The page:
This year, anyone in the services earning £21,000 or above will not get a pay award. Again, people may think that that is a small issue when set against an international challenge such as this, but we must take into account the fact that accommodation charges have increased, and that is for accommodation that many of us would not deem to live in. Also, we were given to understand that service pensions would not be involved in the public sector review of pensions, but they now have been. If we want to treat our Armed Forces personnel during periods of austerity in the same way as we treat people walking up and down Whitehall doing safe day-in, day-out jobs, we are going to have a very different Armed Forces in this country from what we have at the moment. That is something that we need to address.

Some people may feel that it is not appropriate to raise these issues in a debate about foreign policy and strategy, but we cannot carry out our foreign strategy without the full support of our Armed Forces in delivering it for us. They will decide whether we actually succeed or we fail. I think that I speak for many of us when I say that the noble Lord, Lord Astor, has done a sterling job keeping us informed through the briefings that he has been holding on the strategic defence and security review. The pay bill, as I know only too well having chaired the Armed Forces Pay Review Body some years ago, is not the lion's share of our defence budget. There is no real need to be punitive towards the gallant men and women who do such a proud job for this country. I urge the Government to take the opportunity offered by the situation in Libya to review the situation for our Armed Forces personnel. They will not appear to be making a U-turn and they will not lose face, because many of us will thank them and congratulate them on recognising the covenant that we owe to our Armed Forces.

1.29 pm

Lord Ahmad of Wimbledon: My Lords, I join others in thanking the Minister for his opening statement and his continuing leadership in this House, alongside the leadership being shown by our Government on the international stage for the necessary and measured action to date in Libya. I also join many in this House in extending our thoughts and prayers to our brave Armed Forces and, of course, the innocent civilians who have been caught up in this tragic conflict.



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Some of the key questions that were asked of the coalition's intervention in Libya have already been answered. Bloodshed in Benghazi was to be averted and thankfully it has been. The no-fly zone was to be effective and the Libyan air force is at a standstill. That has been achieved. There are cracks, as we hoped, in Colonel Gaddafi's top ranks; the defection of ex-Foreign Minister Moussa Koussa reflects that.

However, challenging questions remain. Do we arm the rebels? The noble and gallant Lord, Lord Stirrup, and the noble Lord, Lord West, referred to that. Who are the rebels? Who specifically leads them? Many reports suggest that on both of these questions no one is clear. The old adage, "My enemy's enemy is my friend", is perhaps in part applicable in this instance.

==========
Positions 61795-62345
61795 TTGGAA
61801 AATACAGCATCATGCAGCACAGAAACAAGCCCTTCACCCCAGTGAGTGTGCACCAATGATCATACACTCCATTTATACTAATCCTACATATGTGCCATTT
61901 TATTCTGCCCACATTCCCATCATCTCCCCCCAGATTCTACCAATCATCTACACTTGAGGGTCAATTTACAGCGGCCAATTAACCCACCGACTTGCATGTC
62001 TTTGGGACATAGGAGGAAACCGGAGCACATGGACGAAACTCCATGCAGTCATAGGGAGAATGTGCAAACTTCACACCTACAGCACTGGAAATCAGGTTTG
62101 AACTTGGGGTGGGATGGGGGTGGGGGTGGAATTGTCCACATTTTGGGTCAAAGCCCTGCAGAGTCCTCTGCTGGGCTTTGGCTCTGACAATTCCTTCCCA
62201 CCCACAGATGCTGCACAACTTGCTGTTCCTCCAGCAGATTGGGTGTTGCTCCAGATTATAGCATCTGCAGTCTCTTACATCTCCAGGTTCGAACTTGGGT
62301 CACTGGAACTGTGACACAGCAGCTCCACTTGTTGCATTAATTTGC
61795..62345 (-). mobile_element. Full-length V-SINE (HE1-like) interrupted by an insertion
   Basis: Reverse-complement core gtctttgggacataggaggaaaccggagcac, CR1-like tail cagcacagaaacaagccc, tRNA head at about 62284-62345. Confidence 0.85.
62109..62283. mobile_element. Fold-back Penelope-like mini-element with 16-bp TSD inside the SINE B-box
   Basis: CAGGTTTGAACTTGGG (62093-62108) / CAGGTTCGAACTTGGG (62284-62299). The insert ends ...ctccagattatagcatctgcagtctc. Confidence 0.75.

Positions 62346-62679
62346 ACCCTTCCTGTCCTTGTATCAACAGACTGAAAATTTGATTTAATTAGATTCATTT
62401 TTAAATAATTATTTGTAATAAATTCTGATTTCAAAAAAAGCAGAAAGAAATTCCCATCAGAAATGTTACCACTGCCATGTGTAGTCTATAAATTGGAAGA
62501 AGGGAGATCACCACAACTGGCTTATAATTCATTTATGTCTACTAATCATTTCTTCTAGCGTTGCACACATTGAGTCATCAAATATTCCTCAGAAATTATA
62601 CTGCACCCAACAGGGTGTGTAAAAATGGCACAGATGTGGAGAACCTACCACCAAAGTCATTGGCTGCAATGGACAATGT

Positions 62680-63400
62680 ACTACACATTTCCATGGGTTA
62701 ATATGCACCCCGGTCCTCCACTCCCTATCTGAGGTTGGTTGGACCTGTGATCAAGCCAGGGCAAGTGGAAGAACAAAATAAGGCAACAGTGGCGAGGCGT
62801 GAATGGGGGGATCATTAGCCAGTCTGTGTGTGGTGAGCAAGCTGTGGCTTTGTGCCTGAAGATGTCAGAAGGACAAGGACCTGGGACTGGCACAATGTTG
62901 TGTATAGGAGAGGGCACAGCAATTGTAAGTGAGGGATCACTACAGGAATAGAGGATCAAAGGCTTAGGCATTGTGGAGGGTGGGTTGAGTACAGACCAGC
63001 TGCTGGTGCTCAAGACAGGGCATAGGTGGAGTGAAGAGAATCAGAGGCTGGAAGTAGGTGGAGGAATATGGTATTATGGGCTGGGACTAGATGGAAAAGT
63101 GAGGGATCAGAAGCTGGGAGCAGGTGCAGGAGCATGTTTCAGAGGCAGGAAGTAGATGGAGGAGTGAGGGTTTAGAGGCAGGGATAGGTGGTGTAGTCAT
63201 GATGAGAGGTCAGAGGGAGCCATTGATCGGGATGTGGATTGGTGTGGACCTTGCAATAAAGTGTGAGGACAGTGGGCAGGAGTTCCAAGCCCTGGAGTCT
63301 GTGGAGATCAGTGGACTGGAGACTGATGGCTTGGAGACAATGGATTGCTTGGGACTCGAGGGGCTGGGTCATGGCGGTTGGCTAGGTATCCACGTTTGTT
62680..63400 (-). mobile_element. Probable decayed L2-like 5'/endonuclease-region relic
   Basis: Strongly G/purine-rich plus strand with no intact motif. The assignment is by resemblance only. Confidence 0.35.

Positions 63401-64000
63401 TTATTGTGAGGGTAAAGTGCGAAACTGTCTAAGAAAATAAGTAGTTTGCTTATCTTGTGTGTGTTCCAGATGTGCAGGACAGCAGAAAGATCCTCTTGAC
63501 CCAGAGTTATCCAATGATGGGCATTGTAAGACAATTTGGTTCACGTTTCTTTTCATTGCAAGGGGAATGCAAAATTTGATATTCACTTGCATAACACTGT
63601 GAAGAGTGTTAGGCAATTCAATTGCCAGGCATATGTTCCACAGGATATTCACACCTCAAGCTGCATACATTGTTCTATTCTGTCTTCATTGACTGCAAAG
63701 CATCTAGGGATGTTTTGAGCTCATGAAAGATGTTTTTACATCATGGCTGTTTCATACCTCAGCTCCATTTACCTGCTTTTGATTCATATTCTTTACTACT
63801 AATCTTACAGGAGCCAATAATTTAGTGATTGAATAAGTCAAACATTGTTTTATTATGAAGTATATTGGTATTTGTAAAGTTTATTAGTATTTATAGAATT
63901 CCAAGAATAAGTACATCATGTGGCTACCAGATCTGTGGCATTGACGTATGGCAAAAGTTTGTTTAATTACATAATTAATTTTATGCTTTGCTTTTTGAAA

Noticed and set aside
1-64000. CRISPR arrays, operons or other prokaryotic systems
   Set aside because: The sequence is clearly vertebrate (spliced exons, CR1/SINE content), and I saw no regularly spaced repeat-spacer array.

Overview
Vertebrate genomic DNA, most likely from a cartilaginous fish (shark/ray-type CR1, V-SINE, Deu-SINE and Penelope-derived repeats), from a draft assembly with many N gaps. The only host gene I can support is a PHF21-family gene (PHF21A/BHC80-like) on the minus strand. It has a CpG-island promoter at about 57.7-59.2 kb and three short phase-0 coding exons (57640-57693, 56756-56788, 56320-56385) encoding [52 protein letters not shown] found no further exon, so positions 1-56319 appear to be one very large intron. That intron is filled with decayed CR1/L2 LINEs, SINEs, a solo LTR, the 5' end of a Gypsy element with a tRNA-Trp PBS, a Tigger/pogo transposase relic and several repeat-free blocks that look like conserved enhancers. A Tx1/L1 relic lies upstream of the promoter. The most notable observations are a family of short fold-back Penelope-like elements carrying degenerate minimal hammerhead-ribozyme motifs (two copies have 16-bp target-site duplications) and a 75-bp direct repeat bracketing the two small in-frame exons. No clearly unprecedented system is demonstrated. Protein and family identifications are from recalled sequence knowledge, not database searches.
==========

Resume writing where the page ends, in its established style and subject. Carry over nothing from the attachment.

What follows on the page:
People are united by one noble aim, some would argue, but notable aim nevertheless, which is opposition to the current regime led by Colonel Gaddafi. If Colonel Gaddafi is to be toppled or if he, as far removed as it sounds currently, steps aside, what will be the premise of the interim Government? The noble Lord, Lord Selsdon, referred to tribalism. Does the interim council represent the wide-ranging interests of Libya? It is believed that there are up to 140 tribes in Libya and the influence of many of them extends beyond the political boundaries into Tunisia, Egypt and Chad. Of these tribes, there are arguably about 30 with demonstrable influence in Libya. Indeed, as was mentioned earlier, some of the people coming to Libya to fight for the cause are coming because of these tribal associations. Notwithstanding Colonel Gaddafi's 42-year rule, many Libyans depend on their tribes for their rights and protections and their ability to secure employment.

Alongside this historical perspective and the emerging political leadership, there also remains a void in the military leadership, strategy and direction. The noble Lord, Lord West, referred to that. We have all witnessed media reports on our televisions of scenes bordering on the chaotic as we see fighters without direction or strategy driving up a road one moment and then coming back down the next. Are these the people who we are seriously suggesting should be armed? What about their training? Who provides that, even in terms of basic weaponry? A level of training is needed. Should the UN, NATO or the coalition countries specifically provide it? Indeed, as has been said, are we resourced to do that?

Of course, there is finally the question of the legality of such an action within existing resolutions. One of the real achievements of the current action has been the secure, legal base on which I believe the coalition has acted, in comparison with the intervention in the second Iraq war. However, we have already seen the extent to which there are now varying explanations of UN Security Council Resolution 1973. The noble Baronesses, Lady Falkner and Lady Kennedy, have said that this security resolution was based on the responsibility to protect-a noble doctrine that emerged in the aftermath of the tragic genocides in Bosnia and Rwanda. The six principles set out by the responsibility to protect have, to a large part, been met already. However, if we decide to arm the opposition, whoever they may be, I am concerned that the fragile coalition